Nothing to See Here, Just Doing Some Minigun Work (VIDEOS)

The Marines just released some footage of a GAU-17 Vulcan minigun clocking in during a recent live-fire exercise and it almost makes you feel bad for the target.

Developed originally by General Electric in the early 1960s, the electrically-driven Gatling-type Vulcan cannon system has been used in a wide series of calibers from 5.56mm all the way up to the downright beefy 37mm Vigilante system we have covered in the past. The above GAU-17 is the 7.62x51mm NATO model used by the Marines, in this case from the side of a UH-1Y Venom (Super Huey) against a simulated small boat threat.

Marine Sgt. Cade Allen, from Bartlesville, Okla., sits in the gunner's seat of a UH-1Y Huey, assigned to Marine Medium Tiltrotor Squadron (VMM) 163 (Reinforced) in preparation for a live-fire exercise.

The GAU-17 is used by door gunners in today’s generation of Hueys in place of the Vietnam-era M60s and has a 3,000 round-per-minute rate of fire, for as long as the feeder/delinker assembly holds up or the ammo hopper lasts, whichever comes first. (Photo: Mass Communication Specialist 2nd Class Kyle Carlstrom/U.S. Navy)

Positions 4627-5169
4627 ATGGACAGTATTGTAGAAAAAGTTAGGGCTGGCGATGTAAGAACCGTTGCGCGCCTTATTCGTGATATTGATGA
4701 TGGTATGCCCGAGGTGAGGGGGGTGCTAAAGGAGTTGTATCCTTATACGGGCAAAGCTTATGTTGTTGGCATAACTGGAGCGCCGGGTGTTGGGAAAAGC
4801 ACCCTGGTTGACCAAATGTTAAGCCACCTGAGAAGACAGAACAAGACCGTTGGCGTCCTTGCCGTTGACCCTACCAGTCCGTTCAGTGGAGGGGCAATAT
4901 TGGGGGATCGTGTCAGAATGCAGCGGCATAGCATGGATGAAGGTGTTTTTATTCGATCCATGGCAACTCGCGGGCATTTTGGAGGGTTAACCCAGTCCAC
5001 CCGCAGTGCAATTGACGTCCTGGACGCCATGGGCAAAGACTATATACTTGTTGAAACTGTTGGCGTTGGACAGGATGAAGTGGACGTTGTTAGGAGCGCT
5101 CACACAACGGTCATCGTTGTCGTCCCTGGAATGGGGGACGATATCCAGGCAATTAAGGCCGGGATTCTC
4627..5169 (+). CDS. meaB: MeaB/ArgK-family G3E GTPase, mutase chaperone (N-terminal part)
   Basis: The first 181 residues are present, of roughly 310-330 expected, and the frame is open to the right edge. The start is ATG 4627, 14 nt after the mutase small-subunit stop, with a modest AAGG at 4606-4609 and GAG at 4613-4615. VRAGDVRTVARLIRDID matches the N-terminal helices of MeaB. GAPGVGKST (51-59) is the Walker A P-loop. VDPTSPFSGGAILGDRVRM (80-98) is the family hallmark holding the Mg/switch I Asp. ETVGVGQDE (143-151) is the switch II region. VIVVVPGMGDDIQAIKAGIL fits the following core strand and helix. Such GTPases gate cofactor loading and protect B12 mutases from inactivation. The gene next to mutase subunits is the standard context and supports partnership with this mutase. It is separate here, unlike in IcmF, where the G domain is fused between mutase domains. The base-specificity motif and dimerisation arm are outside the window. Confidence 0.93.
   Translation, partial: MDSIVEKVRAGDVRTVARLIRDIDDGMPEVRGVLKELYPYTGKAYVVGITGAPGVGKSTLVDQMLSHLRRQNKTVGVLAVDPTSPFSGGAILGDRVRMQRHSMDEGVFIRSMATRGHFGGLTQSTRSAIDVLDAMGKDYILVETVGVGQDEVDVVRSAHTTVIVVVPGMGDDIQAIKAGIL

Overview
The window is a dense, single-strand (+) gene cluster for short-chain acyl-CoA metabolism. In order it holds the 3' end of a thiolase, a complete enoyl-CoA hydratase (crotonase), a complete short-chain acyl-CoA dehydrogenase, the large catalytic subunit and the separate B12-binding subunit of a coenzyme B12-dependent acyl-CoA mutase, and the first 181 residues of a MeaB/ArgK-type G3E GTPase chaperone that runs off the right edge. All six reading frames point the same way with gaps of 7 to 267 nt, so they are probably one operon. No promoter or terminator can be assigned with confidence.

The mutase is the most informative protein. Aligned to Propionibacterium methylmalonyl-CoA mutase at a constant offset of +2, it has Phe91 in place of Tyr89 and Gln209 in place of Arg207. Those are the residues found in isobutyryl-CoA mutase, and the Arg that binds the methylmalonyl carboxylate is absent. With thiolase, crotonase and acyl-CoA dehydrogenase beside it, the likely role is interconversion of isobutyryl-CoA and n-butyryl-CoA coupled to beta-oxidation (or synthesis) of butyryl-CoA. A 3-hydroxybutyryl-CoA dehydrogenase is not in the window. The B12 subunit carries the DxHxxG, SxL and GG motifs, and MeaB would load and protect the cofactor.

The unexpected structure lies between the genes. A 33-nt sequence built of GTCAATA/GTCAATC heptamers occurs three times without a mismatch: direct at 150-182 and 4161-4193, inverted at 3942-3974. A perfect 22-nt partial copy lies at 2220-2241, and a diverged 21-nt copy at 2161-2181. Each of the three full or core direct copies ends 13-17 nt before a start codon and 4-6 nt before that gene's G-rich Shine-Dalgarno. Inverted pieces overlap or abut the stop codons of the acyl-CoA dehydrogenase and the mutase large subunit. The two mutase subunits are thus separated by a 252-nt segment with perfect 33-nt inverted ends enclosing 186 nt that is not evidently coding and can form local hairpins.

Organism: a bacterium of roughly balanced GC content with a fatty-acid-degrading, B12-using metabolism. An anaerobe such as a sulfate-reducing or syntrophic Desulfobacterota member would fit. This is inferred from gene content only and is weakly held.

Essentially the same gun is used across the DOD designated M134/XM196 by the Army and GAU-2/A by the Air Force. Different strokes for different folks.

For some more dramatic footage, check out the below from minigun maker Dillion Aero, where they use an M134D to stitch up a propane tank under the gaze of a high-speed camera set to a soft metal soundtrack.

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